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Barthes and Zombies
Meaning-making processes take place both within and across media forms and genres. It may prove useful to deconstruct these intersecting symbolic systems and look at them individually before being able to draw definitive connections. For example, the “Zombies, Run!” iPhone/Android application draws on multiple meaning-making processes in order to immerse the user into the experience of the game.
What is “Zombies, Run!”?
“Zombies, Run!” is an interactive game for iPhone and Android phones developed by Six to Start and Naomi Alderman. The premise of the game is that the user is a survivor of the zombie apocalypse along with the other characters in the game. The user is taken through a series of “missions” that follow a storyline about a makeshift base called Abel Township. Characters instruct the user and talk to each other through the user’s headphones. The user must complete each mission by running for about a half hour or more. The user is referred to as “Runner 5”, and is part of a team of “runners” that collect supplies and other important artifacts for the survival of Abel Township. If the user turns on “zombie chases,” then she or he must increase her or his pace during certain moments in each mission in order to outrun zombies. The game uses audio signals to tell the user when zombies are close by. When characters are not speaking to the user, the game plays the user’s music. “Zombies, Run!” works well with Barthes’ cultural semiotics model in that it makes use of the second mythological layer of signification that Barthes explored in his writing.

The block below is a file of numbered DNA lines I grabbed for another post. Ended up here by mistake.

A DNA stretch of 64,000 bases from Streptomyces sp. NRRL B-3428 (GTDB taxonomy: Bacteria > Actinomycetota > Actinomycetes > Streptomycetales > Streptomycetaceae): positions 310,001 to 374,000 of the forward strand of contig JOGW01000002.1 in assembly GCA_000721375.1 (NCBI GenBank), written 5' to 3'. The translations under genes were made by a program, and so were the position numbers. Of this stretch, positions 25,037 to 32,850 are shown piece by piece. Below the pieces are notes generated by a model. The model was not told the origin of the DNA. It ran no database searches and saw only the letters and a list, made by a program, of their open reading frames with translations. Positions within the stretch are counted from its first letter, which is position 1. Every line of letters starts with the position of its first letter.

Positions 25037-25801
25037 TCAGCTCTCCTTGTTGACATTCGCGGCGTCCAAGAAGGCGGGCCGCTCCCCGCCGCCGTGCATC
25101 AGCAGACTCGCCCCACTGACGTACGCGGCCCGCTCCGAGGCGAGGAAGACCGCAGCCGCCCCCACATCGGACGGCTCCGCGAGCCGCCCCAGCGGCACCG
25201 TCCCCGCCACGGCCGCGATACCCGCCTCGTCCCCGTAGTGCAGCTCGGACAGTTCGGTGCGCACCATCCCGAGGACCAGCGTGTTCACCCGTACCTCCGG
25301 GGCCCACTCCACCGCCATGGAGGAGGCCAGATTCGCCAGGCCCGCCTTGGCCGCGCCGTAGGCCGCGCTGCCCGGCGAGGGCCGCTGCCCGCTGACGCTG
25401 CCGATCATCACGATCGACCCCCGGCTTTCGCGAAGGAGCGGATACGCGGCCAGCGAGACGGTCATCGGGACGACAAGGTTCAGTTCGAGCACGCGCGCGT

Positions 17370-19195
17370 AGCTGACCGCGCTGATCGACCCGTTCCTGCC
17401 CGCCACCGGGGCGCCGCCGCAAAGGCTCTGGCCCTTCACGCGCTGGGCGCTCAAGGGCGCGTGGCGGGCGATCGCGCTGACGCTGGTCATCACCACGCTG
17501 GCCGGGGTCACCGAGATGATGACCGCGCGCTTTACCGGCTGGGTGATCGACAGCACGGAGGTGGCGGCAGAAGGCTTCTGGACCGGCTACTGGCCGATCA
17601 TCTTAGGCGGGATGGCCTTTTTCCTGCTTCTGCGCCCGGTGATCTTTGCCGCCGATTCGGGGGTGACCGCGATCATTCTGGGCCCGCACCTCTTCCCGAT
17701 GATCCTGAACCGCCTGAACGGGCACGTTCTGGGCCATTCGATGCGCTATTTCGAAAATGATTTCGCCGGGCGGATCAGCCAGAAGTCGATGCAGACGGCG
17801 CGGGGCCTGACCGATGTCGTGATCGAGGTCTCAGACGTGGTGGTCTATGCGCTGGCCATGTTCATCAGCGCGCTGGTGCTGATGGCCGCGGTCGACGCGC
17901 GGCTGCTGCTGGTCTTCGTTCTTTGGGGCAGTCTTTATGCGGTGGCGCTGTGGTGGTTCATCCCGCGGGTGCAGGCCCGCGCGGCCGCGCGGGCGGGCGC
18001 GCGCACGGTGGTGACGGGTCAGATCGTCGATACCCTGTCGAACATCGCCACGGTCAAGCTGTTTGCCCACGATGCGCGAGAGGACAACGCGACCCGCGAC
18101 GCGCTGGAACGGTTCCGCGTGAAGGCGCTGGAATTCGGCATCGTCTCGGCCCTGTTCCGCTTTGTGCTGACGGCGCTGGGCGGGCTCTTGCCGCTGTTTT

The Zombie Genre
Barthes introduces a third concept for semiotics that embodies the cultural component of any given sign. He describes the signification of myth as signs that are re-used by cultures across different texts and media forms. This “second-order meaning,” as Allen calls it, functions as another layer in the signifier’s meaning making. In the case of “Zombies, Run!”, the zombies are representative of the enemies to be defeated in the game. However, zombies are particularly symbolic to Western cultures. The zombie genre has existed for many years, and was most notably demonstrated through George A. Romero’s films as commentary on Western society. Zombie genre texts have since then followed a certain code that utilizes all of the same characteristics: flesh eating undead creatures that were transformed from a contagious epidemic. “Zombies, Run!” follows this code in order to facilitate both the storyline of the game and its function as a fitness app. The user is a survivor in what is generally termed “the zombie apocalypse” and must run from creatures that are well-known to many Westerners and fans of the zombie genre.